Tower Grove Park, one of my most favorite parks (and places) had an anniversary picnic on Sunday, and the board of directors put on an art show to go with the food trucks and concerts. What a beautiful idea. I really wanted to go, since I love making art in that park, and it was fun to get to show it right there. Thanks to the park board for letting this Memphis girl crash the St. Louis party.
My friend and fellow artist Bonnie Hopkins was kind enough to ride up with me for the night, help tote stuff, and just keep me company. I was so glad to have her along. And I was also really grateful for seven of my dance friends who made the effort to come out on a Sunday night and support me.
In between visits, I did a small sketch of one of the original composers' busts that circled the 1870's band stand in the park. It's now inside the Piper Palm House, where the exhibition was.
Below are two sketches that were in the show of the Palm House. It was originally a Victorian greenhouse to supply plants for the park, complete with stained glass at the top of the arched windows. Amazing. They have a Sunday brunch inside it each week, and otherwise it can be rented for weddings to support the upkeep of the park. A perfect venue.
More of my Tower Grove watercolors are here, along with a bunch from the Missouri Botanical Gardens as well, both of which were founded in the 1870's by Henry Shaw, one of my heroes.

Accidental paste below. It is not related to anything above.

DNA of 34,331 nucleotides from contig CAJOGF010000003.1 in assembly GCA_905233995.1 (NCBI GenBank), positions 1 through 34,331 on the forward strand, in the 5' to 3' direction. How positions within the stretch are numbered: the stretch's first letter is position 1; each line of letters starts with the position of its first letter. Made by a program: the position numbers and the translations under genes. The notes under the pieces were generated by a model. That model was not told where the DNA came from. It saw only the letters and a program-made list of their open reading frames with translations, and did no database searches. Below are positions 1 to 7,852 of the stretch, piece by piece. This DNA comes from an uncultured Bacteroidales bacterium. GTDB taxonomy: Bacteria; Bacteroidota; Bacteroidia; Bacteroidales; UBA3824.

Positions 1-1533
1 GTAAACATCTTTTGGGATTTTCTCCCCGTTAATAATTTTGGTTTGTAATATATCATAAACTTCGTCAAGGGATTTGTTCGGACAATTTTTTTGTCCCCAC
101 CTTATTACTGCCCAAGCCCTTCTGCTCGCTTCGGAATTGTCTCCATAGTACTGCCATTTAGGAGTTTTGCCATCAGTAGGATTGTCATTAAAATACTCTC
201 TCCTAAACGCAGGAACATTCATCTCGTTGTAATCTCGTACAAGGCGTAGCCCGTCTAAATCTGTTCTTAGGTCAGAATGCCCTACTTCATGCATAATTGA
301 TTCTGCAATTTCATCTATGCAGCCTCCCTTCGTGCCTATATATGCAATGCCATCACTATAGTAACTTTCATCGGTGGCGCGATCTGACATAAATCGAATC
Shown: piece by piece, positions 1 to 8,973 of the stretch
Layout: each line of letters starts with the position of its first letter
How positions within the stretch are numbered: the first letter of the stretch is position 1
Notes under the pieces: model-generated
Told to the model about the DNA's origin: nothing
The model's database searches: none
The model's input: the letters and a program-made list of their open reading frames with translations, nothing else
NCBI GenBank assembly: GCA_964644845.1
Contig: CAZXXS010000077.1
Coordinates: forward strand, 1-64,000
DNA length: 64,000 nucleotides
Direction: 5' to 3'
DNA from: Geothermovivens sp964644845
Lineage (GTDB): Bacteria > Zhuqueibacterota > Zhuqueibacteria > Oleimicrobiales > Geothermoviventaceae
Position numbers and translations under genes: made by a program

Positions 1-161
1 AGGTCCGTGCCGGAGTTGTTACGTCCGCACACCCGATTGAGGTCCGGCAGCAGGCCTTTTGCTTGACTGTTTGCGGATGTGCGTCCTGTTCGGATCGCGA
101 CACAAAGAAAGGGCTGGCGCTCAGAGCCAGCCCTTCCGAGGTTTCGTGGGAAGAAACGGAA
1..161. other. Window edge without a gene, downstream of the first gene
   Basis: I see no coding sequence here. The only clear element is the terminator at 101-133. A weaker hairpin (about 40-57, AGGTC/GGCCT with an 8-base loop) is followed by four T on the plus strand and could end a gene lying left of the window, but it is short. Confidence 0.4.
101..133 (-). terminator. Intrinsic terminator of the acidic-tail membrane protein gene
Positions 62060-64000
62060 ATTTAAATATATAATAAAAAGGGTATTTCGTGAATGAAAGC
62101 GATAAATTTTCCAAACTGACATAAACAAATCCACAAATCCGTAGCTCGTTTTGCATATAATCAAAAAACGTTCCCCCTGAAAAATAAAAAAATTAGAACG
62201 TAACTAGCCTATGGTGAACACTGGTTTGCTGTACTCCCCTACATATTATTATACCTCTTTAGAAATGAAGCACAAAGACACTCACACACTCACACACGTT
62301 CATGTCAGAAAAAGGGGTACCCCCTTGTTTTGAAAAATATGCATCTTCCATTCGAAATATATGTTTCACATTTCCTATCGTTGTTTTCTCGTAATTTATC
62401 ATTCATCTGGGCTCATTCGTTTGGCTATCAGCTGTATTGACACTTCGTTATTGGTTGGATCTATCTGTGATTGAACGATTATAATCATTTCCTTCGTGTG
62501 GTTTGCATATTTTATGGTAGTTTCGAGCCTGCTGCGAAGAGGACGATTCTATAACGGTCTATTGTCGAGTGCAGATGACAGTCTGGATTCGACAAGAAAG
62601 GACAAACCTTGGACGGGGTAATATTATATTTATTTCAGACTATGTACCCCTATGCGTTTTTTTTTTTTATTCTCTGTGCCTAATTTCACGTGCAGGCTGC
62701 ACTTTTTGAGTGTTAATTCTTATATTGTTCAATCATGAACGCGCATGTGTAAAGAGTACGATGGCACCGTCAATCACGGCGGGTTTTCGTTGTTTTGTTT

Karen Jackson and Dan Klarmann were two of the friends who stopped by, and Dan took this of Karen and me talking. I love how it captures the afternoon light and the way the stained glass paints the floor in the afternoons.
At the end of the show, Bonnie and I visited the food trucks and sat outside in a gorgeous evening to hear the last few songs of the jazz band. Perfect. I took a food truck self portrait.
Then we took advantage of the late light and perfect temperature to walk a circle of the park, especially since Bonnie had never been there. Here's a catalpa tree we stopped to visit with as we walked. It's one of my favorites.
The new moon was rising over the bandstand as we circled back to our car.
Finally we joined the rest of St. Louis in treating ourselves to Ted Drewes frozen custard. They talk about it every single night on the baseball radio broadcast, and I always go when I'm in St. Louis. Amazing stuff.
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Martha Kelly is an artist and illustrator who lives and works in Memphis, Tennessee.
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